No, it is what he says it is; a plea to abstain from voting in order to lend credence to the assertion voiced before, during and after the election, that it was rigged and stolen, and needs to be overturned by the trumpsuckers Republicans have placed in SoS and election overseeing positions. "We have 12 million registered Republicans, and only 4 million voted? Nobody believes that!"

#### Swammerdami

Staff member
I keep coming back to the highly implausible "long game" Trump is playing as a life-long abortion-celebrating Democrat with rich parents that was never accepted into the Republican-dominated circle of the multi-million dollar families that just thought Trump was "a low-class plated-gold wanna-be jet-setter" that was never taken seriously.
So, the long game is to infiltrate and destroy from the inside.

But then I return to the age-old expression, "do not confuse deviousness with pure incompetence"

Yeah. Low-intellect and grift are the hallmarks of Donald Trump. Just as the Kardashians catapulted to fame after their friend committed a heinous murder, so Ivanka and Jared — mediocre intellects but smarter than Eric and Don Jr. — AND their father became household names after DJT starred in a scripted reality show. (Ivanka and Jared were a true birds-of-a-feather romance: both had daddies who were big-time crooks in New York real estate.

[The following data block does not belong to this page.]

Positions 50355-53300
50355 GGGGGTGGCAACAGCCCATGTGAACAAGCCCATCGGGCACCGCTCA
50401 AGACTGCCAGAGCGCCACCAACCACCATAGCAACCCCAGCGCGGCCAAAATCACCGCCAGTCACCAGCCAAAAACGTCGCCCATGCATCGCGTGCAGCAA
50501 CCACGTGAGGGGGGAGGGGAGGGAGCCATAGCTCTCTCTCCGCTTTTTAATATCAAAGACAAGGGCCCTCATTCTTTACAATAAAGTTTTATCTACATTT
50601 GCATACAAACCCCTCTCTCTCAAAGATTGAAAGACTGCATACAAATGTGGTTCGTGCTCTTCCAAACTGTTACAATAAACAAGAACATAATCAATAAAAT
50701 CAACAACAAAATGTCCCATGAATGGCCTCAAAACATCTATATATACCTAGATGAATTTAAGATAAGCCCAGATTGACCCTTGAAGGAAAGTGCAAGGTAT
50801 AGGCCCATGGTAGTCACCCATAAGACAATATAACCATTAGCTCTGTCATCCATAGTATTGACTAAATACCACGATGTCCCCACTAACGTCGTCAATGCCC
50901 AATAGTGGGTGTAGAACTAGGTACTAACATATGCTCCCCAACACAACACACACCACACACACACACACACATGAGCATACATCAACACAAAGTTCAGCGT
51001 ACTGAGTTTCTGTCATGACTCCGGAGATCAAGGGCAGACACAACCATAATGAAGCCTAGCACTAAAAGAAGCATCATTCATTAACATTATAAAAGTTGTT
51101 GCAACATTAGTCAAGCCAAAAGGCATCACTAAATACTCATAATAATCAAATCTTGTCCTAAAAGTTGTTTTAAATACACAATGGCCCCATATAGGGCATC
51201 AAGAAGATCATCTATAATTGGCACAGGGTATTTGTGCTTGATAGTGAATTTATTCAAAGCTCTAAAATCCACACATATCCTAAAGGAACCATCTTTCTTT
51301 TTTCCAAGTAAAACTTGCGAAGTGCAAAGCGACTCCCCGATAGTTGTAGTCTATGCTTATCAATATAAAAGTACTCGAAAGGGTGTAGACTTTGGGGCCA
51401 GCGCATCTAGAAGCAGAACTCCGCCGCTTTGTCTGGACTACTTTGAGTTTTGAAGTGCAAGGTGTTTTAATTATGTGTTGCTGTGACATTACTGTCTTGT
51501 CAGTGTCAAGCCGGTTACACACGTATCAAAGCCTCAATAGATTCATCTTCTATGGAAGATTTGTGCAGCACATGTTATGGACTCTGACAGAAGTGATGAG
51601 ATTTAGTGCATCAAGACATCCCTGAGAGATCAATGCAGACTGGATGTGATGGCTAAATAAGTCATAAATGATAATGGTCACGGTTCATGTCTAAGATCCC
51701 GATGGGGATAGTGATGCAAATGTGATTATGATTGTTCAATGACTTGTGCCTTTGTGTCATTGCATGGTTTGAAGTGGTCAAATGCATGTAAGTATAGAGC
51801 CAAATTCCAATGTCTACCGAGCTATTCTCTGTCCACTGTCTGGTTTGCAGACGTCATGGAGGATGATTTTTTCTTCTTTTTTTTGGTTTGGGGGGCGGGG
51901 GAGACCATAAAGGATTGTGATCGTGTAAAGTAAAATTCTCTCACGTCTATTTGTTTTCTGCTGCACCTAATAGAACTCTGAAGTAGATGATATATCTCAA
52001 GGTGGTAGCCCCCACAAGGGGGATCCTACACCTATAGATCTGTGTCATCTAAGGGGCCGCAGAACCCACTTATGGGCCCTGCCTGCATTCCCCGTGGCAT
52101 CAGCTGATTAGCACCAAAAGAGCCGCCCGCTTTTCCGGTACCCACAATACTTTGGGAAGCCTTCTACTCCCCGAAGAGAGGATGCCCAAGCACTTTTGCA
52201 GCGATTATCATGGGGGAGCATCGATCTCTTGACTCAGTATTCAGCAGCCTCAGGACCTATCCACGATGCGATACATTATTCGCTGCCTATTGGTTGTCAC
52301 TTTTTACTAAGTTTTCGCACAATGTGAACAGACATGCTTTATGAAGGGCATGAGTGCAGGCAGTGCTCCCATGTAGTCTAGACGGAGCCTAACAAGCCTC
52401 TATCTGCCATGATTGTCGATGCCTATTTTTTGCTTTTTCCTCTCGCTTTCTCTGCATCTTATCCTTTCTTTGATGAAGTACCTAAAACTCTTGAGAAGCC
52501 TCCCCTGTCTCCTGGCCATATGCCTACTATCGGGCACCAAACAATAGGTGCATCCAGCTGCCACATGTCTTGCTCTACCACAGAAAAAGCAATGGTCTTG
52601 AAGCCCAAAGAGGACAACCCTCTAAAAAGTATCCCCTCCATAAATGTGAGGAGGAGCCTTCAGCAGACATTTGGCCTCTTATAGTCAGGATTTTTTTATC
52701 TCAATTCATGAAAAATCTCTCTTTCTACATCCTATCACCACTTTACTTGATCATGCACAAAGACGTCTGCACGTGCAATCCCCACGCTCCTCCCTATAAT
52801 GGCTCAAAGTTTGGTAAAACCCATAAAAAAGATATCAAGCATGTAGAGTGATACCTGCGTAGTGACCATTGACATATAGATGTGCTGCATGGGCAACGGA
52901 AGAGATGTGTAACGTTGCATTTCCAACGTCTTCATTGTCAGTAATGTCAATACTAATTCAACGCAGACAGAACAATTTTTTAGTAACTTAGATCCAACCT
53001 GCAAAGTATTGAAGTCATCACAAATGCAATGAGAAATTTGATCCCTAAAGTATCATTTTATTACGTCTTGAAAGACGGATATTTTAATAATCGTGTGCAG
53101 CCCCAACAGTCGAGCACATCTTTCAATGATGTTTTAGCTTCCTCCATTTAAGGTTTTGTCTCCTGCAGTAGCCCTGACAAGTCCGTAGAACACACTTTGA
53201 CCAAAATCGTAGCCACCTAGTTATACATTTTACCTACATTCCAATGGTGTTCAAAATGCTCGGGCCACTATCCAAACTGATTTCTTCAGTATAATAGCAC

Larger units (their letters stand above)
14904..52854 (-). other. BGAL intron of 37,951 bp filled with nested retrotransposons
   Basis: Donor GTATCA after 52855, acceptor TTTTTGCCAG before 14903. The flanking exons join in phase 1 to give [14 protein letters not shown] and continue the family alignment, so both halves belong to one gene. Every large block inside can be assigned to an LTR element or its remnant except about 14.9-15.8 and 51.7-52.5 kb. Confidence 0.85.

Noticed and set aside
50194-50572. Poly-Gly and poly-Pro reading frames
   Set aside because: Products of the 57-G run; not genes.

Yes, the parallels between the Kardashians and the Trumps are strong — I view it all as another almost-humorous paradigm in post-rational USA. Comparisons between Trump and Hitler or Mussolini make one laugh: Trump is just a cheap womanizing crook. But the way the GOP has embraced him makes me think he's manipulable. Why not? He spends most of his time farting BigMacs in bed, or playing golf. He ran for Prez in 2016 as a big publicity stunt, he was probably hoping to lose! He's always had Putin's backing, as well as any around the world who want to see the USA fail. (Islamic jihadists, Kim Korea, probably the Chinese Communist Party). He has financial support from the ultra-rich Beast-Starvers with their big PACs. Nearly all of the GOP politicos are his ostensible fans. If the election were held soon, he'd probably win legitimately!! Assuming a Biden Fizzle in 2022 we can expect Congress and state houses to turn Red then, and quite probably a Red White House after 2024.

If Trump is too old, who does QOPAnon* run? Does it matter? They can pick a favorite (Tucker Carlson, MTG, etc.) or some other ilk and perhaps be favored no matter what. If they're smart they'll run Nikki Haley but keep her on a short lease. If Trump-QAnon fever lingers into 2024, American democracy is probably doomed. Let's just hope it serves as a wake-up call for Europe, which might otherwise be following in the USA's footsteps.

* - What is the best term for this weird alliance — Republican Party, Proud Boys, QAnon, Zuckerberg, Kremlin and other foreign autocrats, jihadists and communists? "Kremlin-Trump-QAnon axis" seems too long-winded, and doesn't even acknowledge important support from the Tea and GOP Parties as well as BOTH Sunni and Shi'ite jihadists! So I call it "QOPAnon" for short.